St. Patrick, the Apostle to Ireland, and Moses from the Exodus have a lot in common. Moses was targeted by the wicked as a baby; Pharaoh ordered that all newborn Hebrew boys be tossed into the Nile River to die. Patrick was also targeted by the wicked. Raiders kidnapped him from Roman Britain at the age of sixteen. Moses was separated from his family, growing up in Pharaoh’s palace. Patrick was separated from his family as a slave in Ireland for six years. Moses escaped Pharaoh and Patrick escaped his captors, and neither of them planned to ever go back again. But then, Moses had a vision at the Burning Bush calling him to return to Egypt. And Patrick had a vision in his sleep in which he heard the people of Ireland call out to him, “We appeal to you, holy servant boy, to come and walk among us!” Both men had worked as shepherds during their exiles, and this experience helped spiritually prepare them to become shepherds of men.
Moses was sent by God to free the Hebrews from slavery. Patrick was sent by God to free the Irish from their errors and sins. “Saying to the prisoners: Come out!” But the Egyptian and Irish leaders resisted. Pharaoh’s Egyptian gods and the druids’ Celtic gods were quite different from the Lord. Pharaoh thought killing babies in the river would please the god of the Nile while solving his problems, and the druids offered their gods many human sacrifices hoping that good things would come from them. By proclaiming mighty messages and performing mighty miracles, Moses and Patrick defeated these foes and freed the people. Both men are rightly celebrated for leading many people to God.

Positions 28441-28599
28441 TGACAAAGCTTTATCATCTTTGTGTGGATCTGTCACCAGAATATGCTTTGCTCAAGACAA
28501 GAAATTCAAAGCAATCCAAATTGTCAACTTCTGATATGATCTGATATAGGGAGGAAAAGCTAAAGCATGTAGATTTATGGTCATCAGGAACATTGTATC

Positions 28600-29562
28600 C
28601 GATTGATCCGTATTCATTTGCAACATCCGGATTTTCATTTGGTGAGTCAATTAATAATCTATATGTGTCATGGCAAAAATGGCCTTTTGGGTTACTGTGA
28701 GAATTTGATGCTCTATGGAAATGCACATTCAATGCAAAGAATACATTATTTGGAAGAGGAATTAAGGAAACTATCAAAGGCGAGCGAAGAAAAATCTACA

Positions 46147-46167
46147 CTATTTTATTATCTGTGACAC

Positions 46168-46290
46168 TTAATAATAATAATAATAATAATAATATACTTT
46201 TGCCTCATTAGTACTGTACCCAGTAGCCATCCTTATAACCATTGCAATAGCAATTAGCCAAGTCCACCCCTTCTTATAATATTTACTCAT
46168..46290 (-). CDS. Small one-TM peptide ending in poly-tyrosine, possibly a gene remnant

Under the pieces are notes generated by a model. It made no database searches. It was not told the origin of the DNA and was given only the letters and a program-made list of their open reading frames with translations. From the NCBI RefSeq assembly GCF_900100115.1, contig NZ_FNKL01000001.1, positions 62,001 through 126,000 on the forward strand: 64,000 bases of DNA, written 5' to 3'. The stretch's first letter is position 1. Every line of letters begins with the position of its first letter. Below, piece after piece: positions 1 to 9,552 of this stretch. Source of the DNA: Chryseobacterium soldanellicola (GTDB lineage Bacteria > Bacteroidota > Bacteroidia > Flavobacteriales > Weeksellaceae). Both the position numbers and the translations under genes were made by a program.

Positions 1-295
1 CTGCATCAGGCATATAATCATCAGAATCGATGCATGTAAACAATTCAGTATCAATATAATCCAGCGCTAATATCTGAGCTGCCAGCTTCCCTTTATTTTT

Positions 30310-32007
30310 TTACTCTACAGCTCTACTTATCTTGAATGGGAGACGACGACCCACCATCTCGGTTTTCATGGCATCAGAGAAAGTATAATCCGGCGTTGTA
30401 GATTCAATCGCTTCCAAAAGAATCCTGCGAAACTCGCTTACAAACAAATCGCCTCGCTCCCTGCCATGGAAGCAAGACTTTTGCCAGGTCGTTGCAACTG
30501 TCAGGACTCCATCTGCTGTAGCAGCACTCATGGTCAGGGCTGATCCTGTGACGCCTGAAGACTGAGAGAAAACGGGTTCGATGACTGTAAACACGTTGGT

The Hebrews who left in Egypt and the Irish who lived in Ireland were introduced to a different and better way of life with the Lord our God. Yet amazingly, once they had been set free, the Hebrews often complained against Moses and said they wanted to return to Egypt and slavery. Today, after some 1,500 years of the True Faith in Ireland, more and more people there live as if Catholic in name only; not believing, not praying, not practicing. For example, in 2018 the people of Ireland voted 2-to-1 in a referendum to legalize more abortion. And in 2019, the first year under the new laws, Ireland’s Department of Health recorded exactly 6,666 abortions. “Can a mother forget her infant, be without tenderness for the child of her womb?” Isaiah suggests this as unthinkable thing – but that is how far we have wandered. Yet even if she should forget, God never forgets us. Even if we give up on God, he will not give up on us. “The Lord is gracious and merciful.” But you are free and you can choose to leave him.
Moses cared about the Hebrews, Patrick cared about the Irish, and I care about you, and we do not want any of you to be lost. But life in the desert is hard, and this world is seductive, and it is easy to be lost. Will you choose to follow the Lord, the God of Moses and St. Patrick, or not?
“Amen, amen, I say to you, whoever hears my word
and believes in the one who sent me
has eternal life and will not come to condemnation,
but has passed from death to life.”
As Moses said, “This day I call the heavens and the earth as witnesses… that I have set before you life and death, blessings and curses. So choose life, that you and your children may live.”
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